My friend and founder of The Daily Banter, Ben Cohen, wrote a post today titled, Here Are 7 Causes More Important Than Animal Rights. I absolutely agree that all of the issues he listed are important, but as an animal rights supporter I believe there's more than enough room for an entire menu of important issues, including the moral and humane treatment of animals and the protection of endangered species.
Besides, it's not as if the U.S. government is somehow busily prioritizing animal rights at the expense of thwarting Ebola or the ISIS threat. Unfortunately, there's exactly nothing on the political docket with regards to protecting animals. So, it's unclear why animal rights activism needed to be taken down a notch. Let me know when a congressional candidate or incumbent mentions animal rights during the midterm and I'll post an update here. But it isn't going to happen.
Horrifying abuses to humans, animals and the environment by the American meat-packing industry -- a major contributor to Ben's number-one most important issue, global warming -- will surely continue. (Incidentally, abusive treatment of beef cattle can lead to diseases that harm humans.) Convictions for animal neglect and abuse won't be toughened any time soon. (Animal abusers are often spousal/child abusers, too, or worse.) And don't expect any government action to help protect, say, critically endangered gorilla populations in war-torn Africa -- say nothing of endangered species here in America, each of which invariably becomes a punchline by the anti-science far-right.
Knowing this, is there really any threat to Ben's "important" issues? No.
I get it, animal rights activists can be overzealous (most activists groups generally are), but perhaps they need to be in order to make a dent given the absence of legislative attention. Every issue needs a dedicated group of people who are willing to rattle some cages in order to bring awareness and attention to suffering, inhumanity and immorality. When it comes to animal rights, which doesn't enjoy a spot anywhere near the top 20 most important issues for voters, but which even Ben admits is "a good thing," doesn't it deserve focus and attention from someone? Doesn't it deserve to be someone's highest priority? Go to an animal shelter one of these days and tell me it doesn't need to be.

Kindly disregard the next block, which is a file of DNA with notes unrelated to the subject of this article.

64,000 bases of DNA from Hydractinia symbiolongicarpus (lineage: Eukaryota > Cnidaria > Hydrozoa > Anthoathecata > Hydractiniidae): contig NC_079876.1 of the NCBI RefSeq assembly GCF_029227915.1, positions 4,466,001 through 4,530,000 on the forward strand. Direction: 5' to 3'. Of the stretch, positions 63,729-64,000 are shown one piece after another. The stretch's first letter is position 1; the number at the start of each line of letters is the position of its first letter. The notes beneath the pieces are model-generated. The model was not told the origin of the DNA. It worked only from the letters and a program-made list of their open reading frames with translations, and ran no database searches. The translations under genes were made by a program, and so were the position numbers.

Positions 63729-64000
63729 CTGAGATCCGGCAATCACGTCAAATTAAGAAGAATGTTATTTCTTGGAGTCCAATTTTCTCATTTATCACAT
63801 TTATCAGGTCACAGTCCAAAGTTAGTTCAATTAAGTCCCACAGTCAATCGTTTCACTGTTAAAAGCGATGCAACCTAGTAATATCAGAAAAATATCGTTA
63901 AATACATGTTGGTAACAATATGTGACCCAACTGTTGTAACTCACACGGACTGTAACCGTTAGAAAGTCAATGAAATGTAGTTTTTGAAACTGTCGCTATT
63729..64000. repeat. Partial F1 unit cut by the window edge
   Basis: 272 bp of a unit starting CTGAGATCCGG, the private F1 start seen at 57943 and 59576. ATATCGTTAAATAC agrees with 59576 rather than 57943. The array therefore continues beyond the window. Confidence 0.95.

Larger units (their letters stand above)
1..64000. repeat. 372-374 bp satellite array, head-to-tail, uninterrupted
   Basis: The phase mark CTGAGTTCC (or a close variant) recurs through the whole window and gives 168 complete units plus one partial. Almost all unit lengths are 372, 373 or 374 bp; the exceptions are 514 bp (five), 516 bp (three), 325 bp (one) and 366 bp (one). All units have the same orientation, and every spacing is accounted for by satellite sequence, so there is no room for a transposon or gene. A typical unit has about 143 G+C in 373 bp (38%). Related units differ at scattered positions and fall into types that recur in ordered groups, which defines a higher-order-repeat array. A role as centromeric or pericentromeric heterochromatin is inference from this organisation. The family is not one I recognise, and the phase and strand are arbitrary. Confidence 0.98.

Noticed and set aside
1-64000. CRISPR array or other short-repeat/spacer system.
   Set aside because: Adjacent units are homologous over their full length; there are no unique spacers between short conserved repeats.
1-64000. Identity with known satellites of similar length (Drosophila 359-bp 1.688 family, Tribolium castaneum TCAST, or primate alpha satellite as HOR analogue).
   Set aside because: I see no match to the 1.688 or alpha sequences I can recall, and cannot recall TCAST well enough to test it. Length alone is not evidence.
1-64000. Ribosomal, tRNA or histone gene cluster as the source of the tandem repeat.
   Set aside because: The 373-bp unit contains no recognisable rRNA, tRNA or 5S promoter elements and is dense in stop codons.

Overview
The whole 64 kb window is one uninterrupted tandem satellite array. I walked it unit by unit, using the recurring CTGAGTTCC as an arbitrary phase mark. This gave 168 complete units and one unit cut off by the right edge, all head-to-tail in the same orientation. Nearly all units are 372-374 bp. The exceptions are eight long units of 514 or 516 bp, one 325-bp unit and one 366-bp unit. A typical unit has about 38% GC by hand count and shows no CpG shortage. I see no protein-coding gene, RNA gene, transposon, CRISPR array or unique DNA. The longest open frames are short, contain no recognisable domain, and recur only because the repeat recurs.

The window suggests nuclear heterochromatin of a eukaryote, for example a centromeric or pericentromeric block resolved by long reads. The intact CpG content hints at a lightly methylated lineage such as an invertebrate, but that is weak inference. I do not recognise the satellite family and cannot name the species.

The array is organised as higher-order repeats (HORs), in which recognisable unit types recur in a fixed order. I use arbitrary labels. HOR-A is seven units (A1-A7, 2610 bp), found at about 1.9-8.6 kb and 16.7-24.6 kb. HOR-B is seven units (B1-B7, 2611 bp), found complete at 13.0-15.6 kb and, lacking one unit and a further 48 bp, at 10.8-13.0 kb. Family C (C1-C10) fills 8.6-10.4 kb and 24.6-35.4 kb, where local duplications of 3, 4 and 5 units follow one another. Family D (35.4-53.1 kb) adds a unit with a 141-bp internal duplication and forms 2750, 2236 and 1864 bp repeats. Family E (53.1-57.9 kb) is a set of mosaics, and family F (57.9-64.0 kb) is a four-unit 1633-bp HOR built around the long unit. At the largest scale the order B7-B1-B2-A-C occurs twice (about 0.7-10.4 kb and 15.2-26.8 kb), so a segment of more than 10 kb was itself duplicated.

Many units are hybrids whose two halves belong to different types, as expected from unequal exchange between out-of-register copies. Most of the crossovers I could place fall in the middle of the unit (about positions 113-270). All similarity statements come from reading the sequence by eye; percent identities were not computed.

Speaking for myself and the short list of topics I cover here, I've chosen to write mostly about issues like presidential politics, journalism, national security and health care. Should I be scolded because I haven't written about Ebola or clean water? Should Ben? Likewise, why should anyone who thinks this issue is "a good thing" scold Pamela Anderson or Bill Maher or Sigourney Weaver for supporting animal rights? If you think Ebola is more important, then go out and campaign for the eradication of Ebola (gorillas, by the way, are being decimated by it). And if you really, really expect Anderson et al, or President Obama for that matter, to precisely validate your list of priorities, you're going to be gravely disappointed in life.
To repeat: there are enough issues to go around, and in the internet age, it's not difficult to find extensive reporting about each one. If you expect me or Ben to write about your exact list of important issues, you're visiting the wrong website. But you shouldn't be hard-pressed to find outlets that match your priorities. And Ben shouldn't be hard-pressed to find an extensive roster of legislators who are making his list a top priority as well.
For, against or indifferent, you have to admit this is an issue that gets ripped on all ends of the spectrum, whether by right-wing gun fetishists blasting away at woodland critters or by left-wing foodie hipsters shoveling foie gras and factory beef into their gullets while bitching that Republicans don't give a shit about climate change. For those reasons and more, there's no chance in the foreseeable future that protecting animals will become a major legislative priority. No one's smacking the burgers out of your mouths, America. Animal abusers will continue to be ignored or merely slapped on the wrist (or offered professional sports contracts). Ignorant morons will continue to pump cash into circuses featuring animal acts. And Dick Cheney types will always -- repeat, always -- be allowed to annihilate flightless birds for fun.
In the face of all this, there's nothing wrong with a group of people standing against torture and abuse -- there's nothing wrong with lobbying for humane alternatives -- there's nothing wrong with strongly, perhaps loudly advocating on behalf of the defenseless animals who exist at the receiving end of our collective selfishness and gluttony.